Professor Sandra M. Nutley will open the Colloquium on Tuesday 29 May. She is internationally recognized for her work on research use and evidence-based policy and practice in public services and will present her work on the challenges and future directions of using reliable evidence to influence public policy in OECD countries. Professor Nutley was awarded the 2011 Robert Boruch Award for Distinctive Contribution to Research that Informs Public Policy. She is Chair of Public Management, University of Edinburgh, Business School, and the director of The Research Unit of Research Utilization. Her important contribution to the field is summarised in two key books: What Works: evidence-based policy and practice in public services (Davies, Nutley and Smith, 2000, Policy Press); Using Evidence: how research can inform public services (Nutley, Walter and Davies, 2007, Policy Press). Prof. Nutley's research interests are the use of research, evidence-based policy and practice, public service audit and inspection, public management reform, managing change and human resource management.
Read her abstract here.
Cynthia Lum, the Deputy Director and Associate Professor of the Center for Evidence-Based Crime Policy (CEBCP) in the Department of Criminology, Law and Society at George Mason University, has changed policing with her work in the area of crime prevention effectiveness, street level police decision-making and local law enforcement and state counterterrorism efforts. Her contribution to improving police work is not limited to research, but also how it is used. She has developed the Evidence-Based Policing Matrix, a translation tool designed for police practitioners to better institutionalize and utilize research on "what works" in policing into their strategic and tactical portfolio.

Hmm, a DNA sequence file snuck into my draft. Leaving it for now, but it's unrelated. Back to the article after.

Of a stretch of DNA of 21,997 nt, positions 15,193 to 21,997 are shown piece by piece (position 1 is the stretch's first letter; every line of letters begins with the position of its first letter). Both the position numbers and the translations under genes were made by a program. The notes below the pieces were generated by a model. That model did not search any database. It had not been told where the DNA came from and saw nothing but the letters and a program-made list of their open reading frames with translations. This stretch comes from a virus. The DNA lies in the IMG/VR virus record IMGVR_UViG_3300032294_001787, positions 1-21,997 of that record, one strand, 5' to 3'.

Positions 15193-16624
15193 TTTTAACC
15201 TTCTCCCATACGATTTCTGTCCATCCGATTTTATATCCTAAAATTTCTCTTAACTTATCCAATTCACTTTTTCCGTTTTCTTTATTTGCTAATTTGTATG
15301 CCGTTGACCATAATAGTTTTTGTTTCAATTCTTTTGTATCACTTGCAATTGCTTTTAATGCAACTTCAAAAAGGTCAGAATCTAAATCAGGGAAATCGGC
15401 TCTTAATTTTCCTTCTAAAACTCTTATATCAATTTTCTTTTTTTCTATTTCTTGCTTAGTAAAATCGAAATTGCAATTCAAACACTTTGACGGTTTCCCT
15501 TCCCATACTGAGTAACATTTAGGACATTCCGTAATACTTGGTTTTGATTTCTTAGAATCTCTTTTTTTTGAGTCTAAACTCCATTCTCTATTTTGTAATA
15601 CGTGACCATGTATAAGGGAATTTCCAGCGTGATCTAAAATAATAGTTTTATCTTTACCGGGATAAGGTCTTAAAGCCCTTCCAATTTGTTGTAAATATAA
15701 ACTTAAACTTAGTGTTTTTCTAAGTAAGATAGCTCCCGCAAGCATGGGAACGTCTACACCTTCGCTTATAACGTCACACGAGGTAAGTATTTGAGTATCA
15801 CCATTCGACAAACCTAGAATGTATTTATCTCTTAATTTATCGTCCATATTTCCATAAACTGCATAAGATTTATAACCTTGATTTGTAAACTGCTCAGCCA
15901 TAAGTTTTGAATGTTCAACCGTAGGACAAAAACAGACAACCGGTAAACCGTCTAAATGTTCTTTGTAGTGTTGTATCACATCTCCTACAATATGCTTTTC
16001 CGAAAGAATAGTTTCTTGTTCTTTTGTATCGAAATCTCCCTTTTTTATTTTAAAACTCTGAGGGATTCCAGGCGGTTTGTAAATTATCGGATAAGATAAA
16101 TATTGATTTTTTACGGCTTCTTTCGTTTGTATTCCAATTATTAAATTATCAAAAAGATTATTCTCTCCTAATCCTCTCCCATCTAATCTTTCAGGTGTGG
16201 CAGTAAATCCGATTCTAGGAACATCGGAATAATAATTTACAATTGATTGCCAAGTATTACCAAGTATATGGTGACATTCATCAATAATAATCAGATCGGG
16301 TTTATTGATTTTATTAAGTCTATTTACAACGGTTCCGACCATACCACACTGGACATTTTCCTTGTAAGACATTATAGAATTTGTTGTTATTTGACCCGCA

Eileen Munro is a Professor of Social Policy at the London School of Economics. Her long experience as a social worker before entering academia puts her in a unique position to appreciate the connection between research and policy. Dr Munro's current research interests include the role of the wider organisational system in promoting or hindering good critical thinking. She is known internationally for her most recent work on child protection in England, commissioned by the Secretary of State for Education. Dr Munro will discuss how concepts of objectivity and subjectivity are used in discussing evidence based practice in the child welfare sector.
For participants interested in education, the 2012 Colloquium features two of the most influential champions of evidence-based practice in education.
The Rt. Hon. Baroness Estelle Morris was a teacher in an inner city multi-racial school for 18 years before she entered parliament and in 2001 became the Secretary of State for Education and Skills. Estelle served two years as Minister at the Department of Culture, Media and Sport and left parliament in 2005. Her background has allowed her to see the education landscape from teacher to policy maker and her experience is reflected in her work at the Institute of Effective Education at the University of York where she aims to help the teaching profession become more evidence based.